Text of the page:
It takes an Internet Village
The toes on my striped socks were finished, with the shockingly bright Kelly Green so I needed to move on to the afterthought heel. Top down is my go-to sock knitting, as I can get a really nice gusset. I have a high instep and do not like the short row heels in general as the sock tends to pull and bind at the instep. After a first attempt following many instructions to just knit the heel like a toe, I was unhappy with how the toe looked and the holes created at the corners. Ripped back, and went to the internet. I have cobbled together my own version of how to do the afterthought heel using inspiration from the following 3 sources.
First, to pick up the stitches, this was brilliant, from KnitGirllls. I will definitely do this for the next sock, as I had a bit of a challenge getting the stitches picked up without disaster. If you already know how to set up for the afterthought heel, start the video at 6:00 minutes. You can stop at 11:30. That is where the advice I took from this source stops.
Next, to avoid the gaps in the corners, follow this video, it is really neat and makes a very clean pick-up by taking a stitch from below combined with the yarn coming off the adjacent stitch to create a tight hopeless corner:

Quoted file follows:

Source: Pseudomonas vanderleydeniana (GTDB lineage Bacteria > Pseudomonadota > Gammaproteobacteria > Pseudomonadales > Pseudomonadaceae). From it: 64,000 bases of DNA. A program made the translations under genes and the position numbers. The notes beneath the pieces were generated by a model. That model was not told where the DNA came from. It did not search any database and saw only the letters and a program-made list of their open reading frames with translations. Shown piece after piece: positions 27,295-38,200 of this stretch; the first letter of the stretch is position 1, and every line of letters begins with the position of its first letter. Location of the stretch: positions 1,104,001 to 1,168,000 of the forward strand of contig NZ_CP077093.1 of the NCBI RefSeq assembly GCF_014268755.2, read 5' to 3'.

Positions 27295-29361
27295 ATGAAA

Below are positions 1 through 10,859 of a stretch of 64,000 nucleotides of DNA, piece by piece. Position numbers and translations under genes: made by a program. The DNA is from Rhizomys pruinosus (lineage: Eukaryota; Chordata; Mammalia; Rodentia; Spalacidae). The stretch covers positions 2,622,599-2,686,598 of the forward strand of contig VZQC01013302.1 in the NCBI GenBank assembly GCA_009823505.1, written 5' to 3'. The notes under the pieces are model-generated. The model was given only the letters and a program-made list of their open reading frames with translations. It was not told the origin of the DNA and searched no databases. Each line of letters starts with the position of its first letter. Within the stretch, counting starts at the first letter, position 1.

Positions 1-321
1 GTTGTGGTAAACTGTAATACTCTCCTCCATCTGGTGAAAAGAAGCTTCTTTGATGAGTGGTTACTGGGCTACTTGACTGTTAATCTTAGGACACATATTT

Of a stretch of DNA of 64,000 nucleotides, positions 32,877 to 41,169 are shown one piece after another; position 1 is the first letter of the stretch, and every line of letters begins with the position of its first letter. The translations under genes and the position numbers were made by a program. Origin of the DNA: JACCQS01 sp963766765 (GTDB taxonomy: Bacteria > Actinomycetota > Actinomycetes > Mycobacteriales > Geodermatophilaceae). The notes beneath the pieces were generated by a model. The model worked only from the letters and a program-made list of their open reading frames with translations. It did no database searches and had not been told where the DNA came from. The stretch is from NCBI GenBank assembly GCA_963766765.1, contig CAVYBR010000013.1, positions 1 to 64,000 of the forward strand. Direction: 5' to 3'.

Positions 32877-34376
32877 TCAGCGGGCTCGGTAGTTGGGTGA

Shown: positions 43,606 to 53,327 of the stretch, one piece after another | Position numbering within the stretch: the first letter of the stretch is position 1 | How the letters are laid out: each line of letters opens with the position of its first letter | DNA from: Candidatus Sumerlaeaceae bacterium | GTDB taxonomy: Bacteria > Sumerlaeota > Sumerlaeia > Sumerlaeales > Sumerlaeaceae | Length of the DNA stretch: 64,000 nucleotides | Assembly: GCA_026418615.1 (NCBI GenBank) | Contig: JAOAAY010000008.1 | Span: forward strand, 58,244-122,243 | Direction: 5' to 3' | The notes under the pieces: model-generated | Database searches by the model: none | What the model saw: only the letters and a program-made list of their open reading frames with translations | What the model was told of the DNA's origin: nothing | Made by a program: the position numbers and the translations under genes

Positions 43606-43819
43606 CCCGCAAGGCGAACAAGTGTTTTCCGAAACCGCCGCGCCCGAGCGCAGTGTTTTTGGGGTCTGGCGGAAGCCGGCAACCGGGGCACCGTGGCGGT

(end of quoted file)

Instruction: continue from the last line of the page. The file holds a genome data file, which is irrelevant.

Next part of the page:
Her method of picking up 2 extra stitches not only closes up the holes, but gives 4 additional stitched for the round, which helps with the ease in the gusset.
Now that I had all of my stitches picked up, the gap problem solved very nicely, I still was concerned about having enough give in the heel area. Some suggested just knitting for 1/2″ – 3/4″, and I felt like that would be very clumsy. Then… I found this resource, not a video, but very well put together blog post on how to create a neat little short row gusset. Her instructions occur part way down in the post. She suggests making a small gusset using short rows at each of the corners, I did this and it came out nicely as you can see here.
The heel was then finished using a Sl 2 tog as if to knit, K1, Pass 2 slipped stitches over together. This gives a very neat column of decreases.
One of the suggestions was to purl a stitch every other row at the decrease column, which I did, it does give it a definitive column. The jury is still out on that, it makes it a bit bulkier. So, here is my heel finished, using all 3 of the above techniques.
The socks are very fun and bright, and the combination of these 3 methods made for a neat, very comfortable heel with no gaps. Afterthought heels will no longer give me pause. These were intended for the sock gift pile, until my husband told me that he would like them! Apparently he loves the bright surprise toes and heels.